Meet NCAM, the researchers helping NASA go “to the Moon, to Mars, and beyond”

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Meet NCAM, the researchers helping NASA go “to the Moon, to Mars, and beyond”

Before tools get to work and hardware launches, this research group helps NASA with R&D.




NASA Michoud: NCAM/Composite Development

Jennifer Hahn

MICHOUD, La.—Obviously, NASA’s novel plans for its Space Launch System (SLS) and the Orion capsule require state of the art tools and engineering. But all those strategies, machines, and flight hardware don’t appear out of thin air. While much of NASA’s work is built on the shoulders of giants so to speak, they also find partners to continuously perform essential research and development.

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At the Michoud Assembly Facility outside of New Orleans, that means NCAM. The National Center for Advanced Manufacturing is a research-oriented partnership between NASA, the state of Louisiana, and local colleges and universities such as LSU and the University of New Orleans. At its essence, NCAM sits very nearly at the start of the facility’s SLS and Orion workflow. After all, before the most advanced tools at Michoud can be utilized and the best engineered materials can be implemented in NASA hardware, someone needs to do the thinking. Since 1999, this has been NCAM’s role—ideating, researching, and developing various tools and materials to help NASA continually improve its work (SLS and Orion included).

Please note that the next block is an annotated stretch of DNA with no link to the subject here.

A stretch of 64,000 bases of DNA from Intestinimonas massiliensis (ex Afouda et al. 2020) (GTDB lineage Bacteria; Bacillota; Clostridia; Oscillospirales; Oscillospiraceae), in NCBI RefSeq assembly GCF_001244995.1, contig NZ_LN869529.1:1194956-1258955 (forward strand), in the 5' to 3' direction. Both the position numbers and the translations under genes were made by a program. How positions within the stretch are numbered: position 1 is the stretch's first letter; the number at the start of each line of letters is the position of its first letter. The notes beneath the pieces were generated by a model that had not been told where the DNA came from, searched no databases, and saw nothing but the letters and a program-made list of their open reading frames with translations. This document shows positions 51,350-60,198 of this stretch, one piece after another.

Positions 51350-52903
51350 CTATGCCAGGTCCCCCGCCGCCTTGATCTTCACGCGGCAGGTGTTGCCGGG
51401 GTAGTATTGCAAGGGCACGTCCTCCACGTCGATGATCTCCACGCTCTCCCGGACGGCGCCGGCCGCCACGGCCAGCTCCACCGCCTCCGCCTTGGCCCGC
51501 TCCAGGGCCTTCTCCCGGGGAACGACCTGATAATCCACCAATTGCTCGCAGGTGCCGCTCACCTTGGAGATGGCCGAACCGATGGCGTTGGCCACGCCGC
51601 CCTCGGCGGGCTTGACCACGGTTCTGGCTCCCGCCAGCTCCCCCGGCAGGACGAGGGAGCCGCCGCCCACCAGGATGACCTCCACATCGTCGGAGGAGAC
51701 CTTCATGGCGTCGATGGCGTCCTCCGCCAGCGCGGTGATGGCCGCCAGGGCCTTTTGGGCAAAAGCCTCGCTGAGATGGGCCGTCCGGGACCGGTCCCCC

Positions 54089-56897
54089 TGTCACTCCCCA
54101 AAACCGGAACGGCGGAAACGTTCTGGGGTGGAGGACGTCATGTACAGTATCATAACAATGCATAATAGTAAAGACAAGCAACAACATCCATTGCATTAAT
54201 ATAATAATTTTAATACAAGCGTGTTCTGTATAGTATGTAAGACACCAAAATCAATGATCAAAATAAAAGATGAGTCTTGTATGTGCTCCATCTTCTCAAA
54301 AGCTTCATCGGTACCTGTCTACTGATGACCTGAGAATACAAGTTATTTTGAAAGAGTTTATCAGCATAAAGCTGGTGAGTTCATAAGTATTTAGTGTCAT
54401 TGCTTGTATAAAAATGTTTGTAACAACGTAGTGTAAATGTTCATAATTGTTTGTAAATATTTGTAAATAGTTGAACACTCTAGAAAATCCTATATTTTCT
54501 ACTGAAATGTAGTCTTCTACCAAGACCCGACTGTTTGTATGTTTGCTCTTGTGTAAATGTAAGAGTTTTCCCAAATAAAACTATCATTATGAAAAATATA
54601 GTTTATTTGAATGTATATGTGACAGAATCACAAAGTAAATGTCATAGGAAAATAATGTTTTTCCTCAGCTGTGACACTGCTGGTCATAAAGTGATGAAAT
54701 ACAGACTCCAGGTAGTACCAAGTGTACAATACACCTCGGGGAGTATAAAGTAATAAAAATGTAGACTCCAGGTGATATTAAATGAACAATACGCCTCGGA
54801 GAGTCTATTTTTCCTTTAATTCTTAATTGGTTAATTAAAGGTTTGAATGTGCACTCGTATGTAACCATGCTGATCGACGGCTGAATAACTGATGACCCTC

“All emerging tech finds itself going through the academic research process before it shows up in industry,” said John Vickers, NCAM’s manager and the associate director of the Marshall Space Flight Center’s materials and processes laboratory. “These machines are building products that will be on the Orion spacecraft to go to the Moon, to Mars, and beyond.”

When it comes to its focus, NCAM is given almost free reign. Their work can center on everything from flight hardware to testing processes to manufacturing tools (they’ve even examined Michoud’s famed friction-stir welding in the past). Vickers was in Michoud when Ars visited in late 2015, and he showed off NCAM’s work in particular with the site’s Automated Fiber Placement Machines. These are massive manufacturing tools (room sized, with maximum mandrel capacities of 40,000lbs-plus) that take a layer-by-layer approach to building composite structures. Like other big tools at Michoud, they work in a highly precise manner so that the output is infinitely reliable.Advertisement

“The eventual goal [for our composites] is 50 percent lighter to the metal equivalent,” Vickers said. “That’s significant added-capability to our exploration missions. It means we can send much, much more payload into space.”


Looks aside, NASA’s Orion is “lightyears ahead of what they had in Apollo”

The composites Vickers showed (seen in the video above) will eventually make their way to the Orion modules. He noted that launch vehicles today are mostly aluminum, but NCAM and NASA have watched closely as composites emerged in other aircrafts, in the defense market, and now slowly into the space industry. Compared to Apollo modules, such composites will allow Orion to have a much lighter skeleton. So even though the Orion EM-2 crew module is expected to have a launch weight of 22,900lbm (compared to 12,392 lbm for the Apollo 8 CSM), much of that added mass comes from system redundancies that will better prepare the module for both deep space exploration and unforeseen troubleshooting. Those precautions wouldn’t be

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